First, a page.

## Monday, October 18, 2010

### In praise of orifice-derived numbers

HCZ founder Geoffrey Canada in an interview with City Limits Magazine:
You have set a 65 percent "tipping point" as a universal goal for your programs, after which you think success becomes inevitable. How did you determine that 65 percent was the tipping point?

Why that number? Why that number and not 70, 80 percent? There's no science there. You don't go look up, find the tipping point of a poor community—there's no science there. You take your best educated guess...

I'll tell you what my belief is, and what's my underlying logic. Kids do what their friends do. If your friends smoke, you smoke. If your friends drink, you drink. That's just the way things are. Kids do what they're around. If you're around kids who fight, you better learn how to fight. If you get a whole bunch of kids doing positive things instead of negative things, should you expect that to have an impact on other kids? Absolutely. But there's no science.

If the question is, is there science, has someone done a randomly controlled double-blind study? No, no. But ask anybody. You want the Harlem Children's Zone on your block, working with the kids on your corner, or not? You don't need a random study to decide what the answer to that is. You ask people, when a shooting happens, do you want folks from the Harlem Children's Zone to go in there and make sure no one else gets shot or not? You live in Harlem, guess who you're calling? You're calling me.

As a statistician, I am frequently asked quantify difficult-to-measure variables and estimate parameters for decision processes. In these situations I can always find some rational-sounding process for deriving a metric, but I can't always vouch for its robustness or even its relevance and there's a good chance all it will do is give the recipient a false sense of security. Some things just don't readily lend themselves to these approaches.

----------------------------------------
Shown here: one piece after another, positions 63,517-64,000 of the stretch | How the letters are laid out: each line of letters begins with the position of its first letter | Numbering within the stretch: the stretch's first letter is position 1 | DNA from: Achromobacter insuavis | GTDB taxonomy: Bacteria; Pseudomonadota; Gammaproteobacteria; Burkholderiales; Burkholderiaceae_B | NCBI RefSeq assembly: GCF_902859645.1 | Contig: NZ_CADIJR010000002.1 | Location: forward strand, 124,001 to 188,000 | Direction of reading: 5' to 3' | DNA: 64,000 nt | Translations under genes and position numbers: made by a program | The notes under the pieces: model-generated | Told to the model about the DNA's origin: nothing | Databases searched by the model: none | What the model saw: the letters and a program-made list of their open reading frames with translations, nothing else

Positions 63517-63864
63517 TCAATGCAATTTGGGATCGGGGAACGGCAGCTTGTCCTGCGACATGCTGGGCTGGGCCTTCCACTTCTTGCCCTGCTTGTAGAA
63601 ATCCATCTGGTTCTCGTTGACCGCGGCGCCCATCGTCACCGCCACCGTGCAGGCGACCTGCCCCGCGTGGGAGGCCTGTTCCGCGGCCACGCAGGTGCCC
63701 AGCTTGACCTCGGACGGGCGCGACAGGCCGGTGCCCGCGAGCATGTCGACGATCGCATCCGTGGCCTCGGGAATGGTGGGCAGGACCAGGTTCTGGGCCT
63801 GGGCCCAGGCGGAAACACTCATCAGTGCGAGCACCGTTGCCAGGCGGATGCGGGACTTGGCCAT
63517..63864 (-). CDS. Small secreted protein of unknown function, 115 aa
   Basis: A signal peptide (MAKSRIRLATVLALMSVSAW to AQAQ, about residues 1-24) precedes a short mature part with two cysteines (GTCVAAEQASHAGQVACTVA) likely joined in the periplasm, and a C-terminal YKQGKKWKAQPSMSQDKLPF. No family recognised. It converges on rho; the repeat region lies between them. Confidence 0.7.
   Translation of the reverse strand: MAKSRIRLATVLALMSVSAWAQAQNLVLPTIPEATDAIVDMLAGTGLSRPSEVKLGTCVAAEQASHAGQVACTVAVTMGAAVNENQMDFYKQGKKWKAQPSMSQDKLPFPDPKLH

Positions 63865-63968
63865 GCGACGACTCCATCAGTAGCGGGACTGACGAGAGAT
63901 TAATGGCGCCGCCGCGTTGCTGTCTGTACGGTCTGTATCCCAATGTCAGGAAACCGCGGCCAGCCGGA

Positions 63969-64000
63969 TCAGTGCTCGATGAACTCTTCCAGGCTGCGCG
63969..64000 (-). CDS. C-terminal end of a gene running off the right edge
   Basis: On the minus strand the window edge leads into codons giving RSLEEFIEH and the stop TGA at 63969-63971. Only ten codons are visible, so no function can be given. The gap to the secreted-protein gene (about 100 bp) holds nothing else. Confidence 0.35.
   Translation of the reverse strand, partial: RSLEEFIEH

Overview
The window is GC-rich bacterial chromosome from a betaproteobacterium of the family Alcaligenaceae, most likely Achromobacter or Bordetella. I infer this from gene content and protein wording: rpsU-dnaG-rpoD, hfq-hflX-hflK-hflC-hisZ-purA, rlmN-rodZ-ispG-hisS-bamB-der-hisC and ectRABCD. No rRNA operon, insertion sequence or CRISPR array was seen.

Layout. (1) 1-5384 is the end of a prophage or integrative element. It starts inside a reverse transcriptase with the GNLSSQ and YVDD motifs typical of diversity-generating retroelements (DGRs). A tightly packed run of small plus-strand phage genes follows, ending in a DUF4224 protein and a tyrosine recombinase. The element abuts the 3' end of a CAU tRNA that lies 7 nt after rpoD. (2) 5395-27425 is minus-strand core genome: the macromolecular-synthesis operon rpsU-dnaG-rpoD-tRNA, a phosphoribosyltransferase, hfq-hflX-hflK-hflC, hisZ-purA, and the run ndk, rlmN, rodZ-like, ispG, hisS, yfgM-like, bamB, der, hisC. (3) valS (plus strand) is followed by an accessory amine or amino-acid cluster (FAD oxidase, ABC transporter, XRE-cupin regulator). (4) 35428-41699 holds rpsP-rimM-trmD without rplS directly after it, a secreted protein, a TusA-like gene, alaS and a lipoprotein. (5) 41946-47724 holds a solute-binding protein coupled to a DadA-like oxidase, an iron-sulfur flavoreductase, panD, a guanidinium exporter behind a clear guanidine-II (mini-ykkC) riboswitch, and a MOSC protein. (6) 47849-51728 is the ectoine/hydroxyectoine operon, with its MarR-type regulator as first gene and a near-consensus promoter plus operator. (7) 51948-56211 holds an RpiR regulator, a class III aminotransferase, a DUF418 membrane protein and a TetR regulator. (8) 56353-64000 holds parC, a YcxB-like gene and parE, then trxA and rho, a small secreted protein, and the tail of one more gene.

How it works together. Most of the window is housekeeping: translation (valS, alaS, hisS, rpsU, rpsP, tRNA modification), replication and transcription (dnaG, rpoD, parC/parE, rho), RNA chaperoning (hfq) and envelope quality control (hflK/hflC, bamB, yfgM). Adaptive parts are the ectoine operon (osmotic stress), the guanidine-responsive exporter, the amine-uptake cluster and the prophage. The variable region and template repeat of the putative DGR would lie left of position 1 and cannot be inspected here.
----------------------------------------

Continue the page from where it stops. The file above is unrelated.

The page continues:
People like the notion of processes being data-driven. They feel safer knowing that there methodologies and statistics behind the decisions that affect them. Unfortunately a suspect methodology and a statistic that doesn't measure what it's meant to can do tremendous damage. If I'm ask to produce metrics when I don't have faith in the analyses or in our ability to measure what's relevant, then as a statistician, the best and most responsible answer I can give is often, "Hell, I don't know. What sounds reasonable to you?"*

There's a lot to be said for an arbitrary number that's reasonable to the people who actually work in the field, particularly if that number is also a good and useful rule of thumb. Of course, it could turn out to be a poor estimate of what you're after but the same holds for the results of bad data and analyses and it's a great deal easier to drop a number when it doesn't come with pages of impressive-looking but meaningless tables.

* I'm not going to wander off into a discussion of informative priors here, but these woods are filled with Bayesians so there's a good chance someone will pick up the scent.